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Public Transport in Melbourne

Melbourne’s public transport system is envied across Australia. With 244km of tram lines weaving through the city and surrounds, you’re only a short (and sometimes free) ride away from your next lecture, tutorial or coffee catch-up.


Unlike other Australian cities, Melbourne has an extensive tram network that stretches outward from the city centre. In fact, Melbourne’s network is
one of the largest in the world. There are 24 tram routes around Melbourne. During peak times, trams will run every seven to 10 minutes.

Trams are free within the centre of the city. To see which parts of the city the Free Tram Zone covers, check out Public Transport Victoria’s handy map.


The tram network rules central Melbourne, but if you live in the outer suburbs then buses may be a better solution. Bus frequency varies depending on the time of day. Popular routes are frequented every 10–15 minutes during peak times, and once every 20 or 30 minutes during the evenings.


Melbourne has 15 train lines stretching from the CBD into the outer suburbs. Trains are an effective solution for travelling to these outer suburbs but can become very busy during peak hours. On busy lines at peak hour, trains can run every four or five minutes. During off-peak times, some trains may only run every 20 minutes. Melbourne is a large city, so for ticketing purposes it has been divided into two ‘zones’. Zone 1 includes the CBD and the inner suburbs, while Zone 2 encompasses the outer suburbs.


Melbourne is a large city, so for ticketing purposes, it has been divided into ‘zones’.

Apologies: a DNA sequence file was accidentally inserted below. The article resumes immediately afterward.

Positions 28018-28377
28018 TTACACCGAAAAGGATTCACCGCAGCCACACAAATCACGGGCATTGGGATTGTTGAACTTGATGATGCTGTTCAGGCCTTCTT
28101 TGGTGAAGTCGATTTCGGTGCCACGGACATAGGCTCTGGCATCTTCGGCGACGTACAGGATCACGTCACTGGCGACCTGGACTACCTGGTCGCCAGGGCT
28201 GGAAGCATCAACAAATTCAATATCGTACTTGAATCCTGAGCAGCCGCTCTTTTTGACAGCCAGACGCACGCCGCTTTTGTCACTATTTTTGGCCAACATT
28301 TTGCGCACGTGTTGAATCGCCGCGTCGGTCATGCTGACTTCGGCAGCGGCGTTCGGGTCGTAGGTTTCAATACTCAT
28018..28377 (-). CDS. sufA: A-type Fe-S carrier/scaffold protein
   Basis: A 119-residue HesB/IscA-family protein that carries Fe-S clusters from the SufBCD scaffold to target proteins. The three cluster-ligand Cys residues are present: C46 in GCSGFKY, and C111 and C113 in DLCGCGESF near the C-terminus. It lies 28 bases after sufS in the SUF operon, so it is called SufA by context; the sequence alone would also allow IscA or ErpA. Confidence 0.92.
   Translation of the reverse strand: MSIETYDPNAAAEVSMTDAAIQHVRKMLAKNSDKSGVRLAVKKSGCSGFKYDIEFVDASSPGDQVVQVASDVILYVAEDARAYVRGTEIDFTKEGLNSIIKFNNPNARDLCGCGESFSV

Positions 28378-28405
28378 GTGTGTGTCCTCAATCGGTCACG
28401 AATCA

Metropolitan zones determine the myki fares for metropolitan trains, trams and buses. Metropolitan zones include:

  • Free Tram Zone (applies to trams only)
  • Zone 1
  • Zone 2
  • The Zone 1/2 boundary overlap

You can find out more about zones here.


The iUSEpass reduces the cost of travel for eligble international students by 50% on the cost of a full fare annual pass. Check the PTV website to see if
your institution is participating. International students are not entitled to general student concession fares in Victoria, and the iUSEpass is the only discounted ticket available. Do not purchase student concession tickets as you risk being heavily fined.

myki Card

The reusable myki smart card is easy to use. Simply top up before your journey and then touch on at a myki reader as you travel.

A myki works a bit like a debit card: first, you’ll need to load money onto your myki at a myki machine, station ticket office or authorised store (including all 7-Eleven stores), online, or by calling 1800 800 007. For information on where to buy and top up a myki, click here.

Touching on and off

Trains: Touch on before getting on the train and touch off when you exit the station.

Buses: Touch on when you board the bus and touch off when you disembark.

Trams: If you’re travelling in Zone 1+2, remember to touch on. You don’t need to touch off.

If you’re just travelling in the city’s Free Tram Zone, don’t touch on or off.

If you’re just travelling in Zone 2, touch on and off for a cheaper fare.

More information

For all your public transport enquiries, head to the PTV website. Here, you will find timetables, ticketing information, journey planners, maps, and phone numbers to call if you require information in a foreign language. If you would prefer to speak to someone in person, you can visit the PTV Hub located at Southern Cross Station, or call 1800 800 007.